This fact sheet looks at the history, funding, and future outlook of the President’s Emergency Plan for AIDS Relief (PEPFAR), the U.S. government’s major global initiative to combat HIV/AIDS.
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This fact sheet provides a snapshot of global maternal and child health (MCH) and examines the U.S. government’s role in addressing MCH worldwide.
This fact sheet provides an overview of U.S. government global health policy and engagement.
This fact sheet describes the functions, governance, funding, and approach of the Millennium Challenge Corporation (MCC), with a particular focus on MCC’s engagement in global health.
The U.S. government is the largest donor to global health in the world. This fact sheet breaks down the U.S. global health budget by program area: HIV/PEPFAR; tuberculosis (TB); malaria/the President’s Malaria Initiative (PMI); the Global Fund to Fight AIDS, Tuberculosis, and Malaria; maternal & child health (MCH); nutrition; family planning & reproductive health (FP/RH); global health security; and neglected tropical diseases (NTDs).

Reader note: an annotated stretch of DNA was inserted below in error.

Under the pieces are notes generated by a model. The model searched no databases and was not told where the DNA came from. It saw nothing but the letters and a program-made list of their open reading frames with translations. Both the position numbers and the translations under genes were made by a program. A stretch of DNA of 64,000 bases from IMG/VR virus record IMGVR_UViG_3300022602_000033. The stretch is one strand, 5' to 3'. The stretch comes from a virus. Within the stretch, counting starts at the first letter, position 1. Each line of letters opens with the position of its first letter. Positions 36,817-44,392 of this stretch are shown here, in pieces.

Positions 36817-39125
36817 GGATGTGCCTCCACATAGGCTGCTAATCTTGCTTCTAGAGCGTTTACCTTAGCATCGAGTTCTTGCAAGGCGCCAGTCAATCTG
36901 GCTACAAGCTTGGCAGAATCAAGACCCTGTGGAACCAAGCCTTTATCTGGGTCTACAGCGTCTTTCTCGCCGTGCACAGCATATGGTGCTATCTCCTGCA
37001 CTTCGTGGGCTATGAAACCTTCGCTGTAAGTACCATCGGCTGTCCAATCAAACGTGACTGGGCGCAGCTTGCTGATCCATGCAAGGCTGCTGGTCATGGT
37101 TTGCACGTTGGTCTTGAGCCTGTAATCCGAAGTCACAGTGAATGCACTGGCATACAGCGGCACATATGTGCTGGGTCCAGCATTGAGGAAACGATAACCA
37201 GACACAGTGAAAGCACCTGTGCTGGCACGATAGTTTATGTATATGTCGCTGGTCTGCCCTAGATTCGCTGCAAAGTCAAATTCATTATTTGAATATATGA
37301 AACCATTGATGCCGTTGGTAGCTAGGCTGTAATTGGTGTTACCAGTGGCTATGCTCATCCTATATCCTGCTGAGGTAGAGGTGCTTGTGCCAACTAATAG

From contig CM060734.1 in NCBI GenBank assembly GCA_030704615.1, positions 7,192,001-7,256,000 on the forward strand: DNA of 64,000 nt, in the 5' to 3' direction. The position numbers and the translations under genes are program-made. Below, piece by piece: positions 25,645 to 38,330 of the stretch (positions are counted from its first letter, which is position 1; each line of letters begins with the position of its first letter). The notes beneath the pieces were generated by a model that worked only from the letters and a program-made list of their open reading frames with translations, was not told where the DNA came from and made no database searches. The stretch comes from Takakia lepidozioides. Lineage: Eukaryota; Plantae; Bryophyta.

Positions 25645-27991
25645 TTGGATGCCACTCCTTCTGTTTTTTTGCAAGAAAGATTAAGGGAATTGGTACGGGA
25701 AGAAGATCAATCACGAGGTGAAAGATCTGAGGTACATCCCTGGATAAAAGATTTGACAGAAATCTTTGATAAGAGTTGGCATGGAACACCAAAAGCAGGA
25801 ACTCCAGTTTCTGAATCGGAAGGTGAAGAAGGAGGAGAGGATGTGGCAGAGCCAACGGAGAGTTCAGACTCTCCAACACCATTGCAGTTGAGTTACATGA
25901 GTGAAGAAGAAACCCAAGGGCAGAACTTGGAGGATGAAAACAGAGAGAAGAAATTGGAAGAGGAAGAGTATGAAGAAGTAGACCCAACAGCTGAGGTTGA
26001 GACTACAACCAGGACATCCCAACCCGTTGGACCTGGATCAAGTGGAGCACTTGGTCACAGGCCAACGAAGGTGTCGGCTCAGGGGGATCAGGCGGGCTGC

This brief identifies time-bound PEPFAR authorities and also provides a detailed side-by-side comparison of PEPFAR’s authorizing legislation over time.
This fact sheet provides a snapshot of global malaria efforts and examines the U.S. government’s role in addressing malaria worldwide, including current programs, funding, and key issues.
This fact sheet provides an overview of the history of the Kemp-Kasten amendment, which states that no U.S. funds may be made available to “any organization or program which, as determined by the president of the United States, supports or participates in the management of a program of coercive abortion or involuntary sterilization,” and examines its current application. Since enacted in 1985, Kemp-Kasten has often been used to withhold funding from the United Nations Population Fund (UNFPA).
This fact sheet examines the U.S. government’s role in addressing non-communicable diseases worldwide.
This fact sheet provides an overview of the Mexico City Policy, which requires foreign non-governmental organizations (NGOs) to certify that they will not “perform or actively promote abortion as a method of family planning,” using funds from any source (including non-U.S. funds), as a condition for receiving U.S. government global family planning assistance and any other U.S. global health assistance.